Many people are struggling with the belief that they are bad at math. This belief increases the meltdown of many students when it comes to solving mathematical problems. Although academic anxiety applies to very subject out there like Science and Language, however Math Anxiety seems to be the most prevalent of all these.

**Math Anxiety **is the feeling you get when you are facing a math problem that involves nausea, palm sweating, nervousness, and worrying that you are not smart enough to solve the mathematical problem at hand. If you are experiencing this, remember that you are not alone. According to researchers, about 20 percent of the population suffers from this phenomenon.

The question is, does having mathematical anxiety means that you are bad at math? The answer is no. You may think that you can’t do math because you’re bad at it but the reason behind your poor performance in math is because you’re anxious about it. Psychologist thinks that math anxiety decreases a cognitive resource called the **Working Memory** that functions to help you organize the information you need to complete a task.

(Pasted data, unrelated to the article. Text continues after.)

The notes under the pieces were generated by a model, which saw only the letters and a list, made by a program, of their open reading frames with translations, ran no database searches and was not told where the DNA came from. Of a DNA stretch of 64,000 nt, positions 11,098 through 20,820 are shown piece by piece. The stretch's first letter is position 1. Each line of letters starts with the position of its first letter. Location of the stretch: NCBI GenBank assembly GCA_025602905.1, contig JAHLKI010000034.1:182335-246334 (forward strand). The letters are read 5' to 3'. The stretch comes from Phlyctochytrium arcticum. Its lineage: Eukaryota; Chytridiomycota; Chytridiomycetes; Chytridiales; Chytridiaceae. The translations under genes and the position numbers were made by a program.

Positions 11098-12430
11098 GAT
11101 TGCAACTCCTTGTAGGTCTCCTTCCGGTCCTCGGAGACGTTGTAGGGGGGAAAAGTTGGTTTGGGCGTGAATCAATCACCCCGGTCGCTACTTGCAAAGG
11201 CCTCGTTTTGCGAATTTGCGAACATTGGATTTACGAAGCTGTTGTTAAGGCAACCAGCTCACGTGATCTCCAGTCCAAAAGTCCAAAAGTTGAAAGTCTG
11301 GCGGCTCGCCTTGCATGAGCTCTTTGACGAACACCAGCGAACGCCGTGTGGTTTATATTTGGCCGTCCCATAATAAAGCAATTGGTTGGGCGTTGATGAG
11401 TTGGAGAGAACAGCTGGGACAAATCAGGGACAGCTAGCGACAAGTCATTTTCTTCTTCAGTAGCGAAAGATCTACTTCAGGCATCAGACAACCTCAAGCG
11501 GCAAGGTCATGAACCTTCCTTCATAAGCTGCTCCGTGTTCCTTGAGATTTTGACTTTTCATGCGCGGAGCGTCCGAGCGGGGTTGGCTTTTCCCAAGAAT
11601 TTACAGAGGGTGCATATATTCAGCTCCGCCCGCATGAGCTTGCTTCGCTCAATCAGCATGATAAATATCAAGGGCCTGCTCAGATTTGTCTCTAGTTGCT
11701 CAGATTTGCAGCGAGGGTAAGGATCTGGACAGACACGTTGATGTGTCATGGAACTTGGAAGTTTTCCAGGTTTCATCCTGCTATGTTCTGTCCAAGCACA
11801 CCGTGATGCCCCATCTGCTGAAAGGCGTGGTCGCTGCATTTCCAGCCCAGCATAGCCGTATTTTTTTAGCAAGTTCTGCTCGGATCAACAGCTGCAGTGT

In other words, worrying about how you can’t solve a math problem or how bad you are at math actually hinders the possibility of you solving the problem. A proof of this is how some people struggle to answer basic mathematics like arithmetic that they already mastered at such a young age.

So why do we develop **Math Anxiety**?

- Researchers believe that being exposed to those who talks about math as something difficult and impossible have a great impact on a child’s mathematical confidence.
- Parents and teachers who spread math anxiety are more likely to create students with the same problem.
- Students who are given a specific time frame in solving math problems will likely develop math anxiety due to the time pressure that dials up stress even more.

There are many ways to get rid of Math Anxiety. You just have to remember that anxiety does not determine your ability to solve problems, instead look at it as something you can easily conquer.

Source: Ted-Ed